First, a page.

The Acceleration Indicator (GYIA), a measure of ten different economic and financial indicators compiled by business daily Világgazdaság for a month-on-month comparison, rose 0.15% in May.
The measure reflects a further slowdown in the Hungarian economy in May. The paper on Thursday said the last smaller monthly increase was in April 2010; the slowdown began last December. In March, GYIA showed an increase of 0.21%.
Big exporter companies performed relatively well, but they are also impacted by the European slowdown of the past months, although there is no decline, just the earlier faster growth has lessened.
Seven of the indicators the GYIA measures improved, one was flat and only two declined. Almost all of the financial indicators were positive. Money supply is approaching its level before the crisis in real terms. Real interest rates fell as did the difference between long-term and short-term government securities yields; both pushed the indicator higher.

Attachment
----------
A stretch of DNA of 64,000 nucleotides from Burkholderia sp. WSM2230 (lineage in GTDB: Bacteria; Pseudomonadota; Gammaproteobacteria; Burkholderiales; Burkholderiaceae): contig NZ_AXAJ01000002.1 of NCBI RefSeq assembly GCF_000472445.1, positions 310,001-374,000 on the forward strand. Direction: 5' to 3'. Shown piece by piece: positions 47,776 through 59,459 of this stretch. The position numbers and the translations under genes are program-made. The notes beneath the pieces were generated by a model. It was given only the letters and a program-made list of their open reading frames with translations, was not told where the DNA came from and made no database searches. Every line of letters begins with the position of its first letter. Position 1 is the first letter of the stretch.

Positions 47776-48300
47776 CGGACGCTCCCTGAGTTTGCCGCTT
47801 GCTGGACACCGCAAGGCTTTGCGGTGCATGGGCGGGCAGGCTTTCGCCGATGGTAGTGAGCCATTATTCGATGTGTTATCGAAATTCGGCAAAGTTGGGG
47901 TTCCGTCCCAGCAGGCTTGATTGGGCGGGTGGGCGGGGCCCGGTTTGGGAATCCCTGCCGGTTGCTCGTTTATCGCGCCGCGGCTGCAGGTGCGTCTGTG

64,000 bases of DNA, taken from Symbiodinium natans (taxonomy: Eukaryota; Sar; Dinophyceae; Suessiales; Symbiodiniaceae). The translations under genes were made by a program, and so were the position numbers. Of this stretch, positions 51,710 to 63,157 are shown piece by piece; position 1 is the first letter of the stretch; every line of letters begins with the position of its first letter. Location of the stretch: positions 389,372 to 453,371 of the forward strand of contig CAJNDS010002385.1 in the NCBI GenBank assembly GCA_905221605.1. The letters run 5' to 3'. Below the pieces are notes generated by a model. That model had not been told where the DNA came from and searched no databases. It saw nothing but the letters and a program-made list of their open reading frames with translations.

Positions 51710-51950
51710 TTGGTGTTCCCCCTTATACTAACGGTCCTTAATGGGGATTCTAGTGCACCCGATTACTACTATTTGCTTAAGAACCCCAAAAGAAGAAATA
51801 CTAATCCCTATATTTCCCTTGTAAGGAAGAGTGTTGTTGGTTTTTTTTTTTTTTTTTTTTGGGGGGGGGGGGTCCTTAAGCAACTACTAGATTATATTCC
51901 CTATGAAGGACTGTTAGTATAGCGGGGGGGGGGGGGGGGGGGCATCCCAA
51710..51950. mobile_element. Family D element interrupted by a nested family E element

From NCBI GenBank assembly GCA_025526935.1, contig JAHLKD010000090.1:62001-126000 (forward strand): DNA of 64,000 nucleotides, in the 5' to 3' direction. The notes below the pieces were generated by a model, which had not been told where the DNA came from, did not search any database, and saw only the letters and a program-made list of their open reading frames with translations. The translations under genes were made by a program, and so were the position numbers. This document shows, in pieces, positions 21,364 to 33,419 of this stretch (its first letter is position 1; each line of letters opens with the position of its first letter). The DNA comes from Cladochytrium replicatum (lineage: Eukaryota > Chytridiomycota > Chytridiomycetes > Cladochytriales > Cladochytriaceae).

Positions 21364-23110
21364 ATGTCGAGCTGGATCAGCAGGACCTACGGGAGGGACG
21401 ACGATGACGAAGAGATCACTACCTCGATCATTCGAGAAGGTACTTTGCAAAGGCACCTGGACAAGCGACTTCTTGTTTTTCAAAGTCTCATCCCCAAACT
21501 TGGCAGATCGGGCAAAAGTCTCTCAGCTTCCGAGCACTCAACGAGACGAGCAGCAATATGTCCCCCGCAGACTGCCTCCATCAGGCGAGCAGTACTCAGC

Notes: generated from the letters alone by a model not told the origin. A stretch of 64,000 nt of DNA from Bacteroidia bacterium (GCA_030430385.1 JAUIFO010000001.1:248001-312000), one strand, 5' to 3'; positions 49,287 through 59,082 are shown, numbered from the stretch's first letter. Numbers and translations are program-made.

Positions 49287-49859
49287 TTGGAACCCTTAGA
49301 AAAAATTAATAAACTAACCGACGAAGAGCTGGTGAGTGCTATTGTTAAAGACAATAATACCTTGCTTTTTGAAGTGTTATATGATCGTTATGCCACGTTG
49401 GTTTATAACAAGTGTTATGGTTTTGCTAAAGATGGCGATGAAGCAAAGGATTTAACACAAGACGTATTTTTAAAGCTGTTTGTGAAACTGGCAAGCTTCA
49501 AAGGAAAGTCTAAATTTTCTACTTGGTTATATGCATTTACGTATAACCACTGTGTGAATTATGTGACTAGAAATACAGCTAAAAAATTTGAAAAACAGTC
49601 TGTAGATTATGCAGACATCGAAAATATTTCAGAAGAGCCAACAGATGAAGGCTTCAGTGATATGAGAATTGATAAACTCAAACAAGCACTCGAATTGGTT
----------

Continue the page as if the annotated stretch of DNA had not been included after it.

Germany's expectations, a key factor to Hungarian exports, remained unchanged, although still at a very high level.
Real wages rose month-on-month, which will sooner or later be reflected in demand. Industrial output grew as well, although domestic sales continued to decline, which dragged the GYIA down.
The other negative factor was the stock of consumer loans adjusted with inflation. It is positive, however, that the average time spent looking for a job has been falling for the third month in a row, at 18 months compared to its peak of 19 months in December.
The GYIA measures non-food retail sales, real interest rates, the real value of the Budapest Stock Exchange's main BUX index, industrial output, stock of vehicle loans, the yield curve for government securities, money supply and real wages.